Feeding over 100 tigers, lions and leopards each day requires lots of food, watch the cats enjoy their dinner in this fun video!
Sunday, March 27, 2011
Dances With Wolves had been bottle raised and sold to someone who expected her to bond with him. His cats do commercials and ads and she was not inclined to do either. Living on Easy Street now, she can do what comes natural to her. Big Cat Rescue's resident Canadian Lynx gets rid of her bad hairdo!
Friday, March 18, 2011
Sunday, March 6, 2011
Tuesday, March 1, 2011
The CIRCUS is NO FUN for the animals...
Big Cat Rescue does something called Operant Conditioning to teach our cats to do things we need them to do for medical reasons, such as lean against the fence to get their shots or open their mouth so we can look at their teeth. We do this with rewards and the cats have fun because they are smart and bored and love the attention. We never punish or withhold food to make them do something, and the cats only do it when they want to -- not on our schedule.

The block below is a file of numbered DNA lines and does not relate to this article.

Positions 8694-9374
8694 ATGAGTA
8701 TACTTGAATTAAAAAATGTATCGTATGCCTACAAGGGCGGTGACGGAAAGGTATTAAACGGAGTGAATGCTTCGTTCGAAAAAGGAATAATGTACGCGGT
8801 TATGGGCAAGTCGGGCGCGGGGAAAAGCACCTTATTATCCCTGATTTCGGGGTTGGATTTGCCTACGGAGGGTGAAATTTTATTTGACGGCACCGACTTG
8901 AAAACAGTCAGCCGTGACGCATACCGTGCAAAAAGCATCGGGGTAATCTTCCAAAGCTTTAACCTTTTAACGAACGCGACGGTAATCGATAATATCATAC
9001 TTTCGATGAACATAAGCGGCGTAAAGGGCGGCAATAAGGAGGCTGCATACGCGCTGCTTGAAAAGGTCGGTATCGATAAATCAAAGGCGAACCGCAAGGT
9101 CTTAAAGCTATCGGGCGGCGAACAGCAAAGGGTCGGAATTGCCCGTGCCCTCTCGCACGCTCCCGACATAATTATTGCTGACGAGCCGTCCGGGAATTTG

But because tigers and lions in circus acts must perform specific acts at precise times and "the show must go on," positive reinforcement is not the only method used by circus trainers or night club magicians. Often the cats are beaten, starved and confined for long periods of time in order to get them to cooperate with what the trainers want. And life on the road means that most of a cat's life is spent in a circus wagon in the back of a semi-truck or in a crowded, stinking box car on a train or barge.
The messages the public gets from circus acts couldn't be worse. These acts either show man dominating one of nature's most magnificent creatures, which would never happen on an even playing field, or worse are promoted as illustrations of the "special bond" the trainer has with his captive. The latter just fuels the trade in big cats as pets and that never ends well for the cat.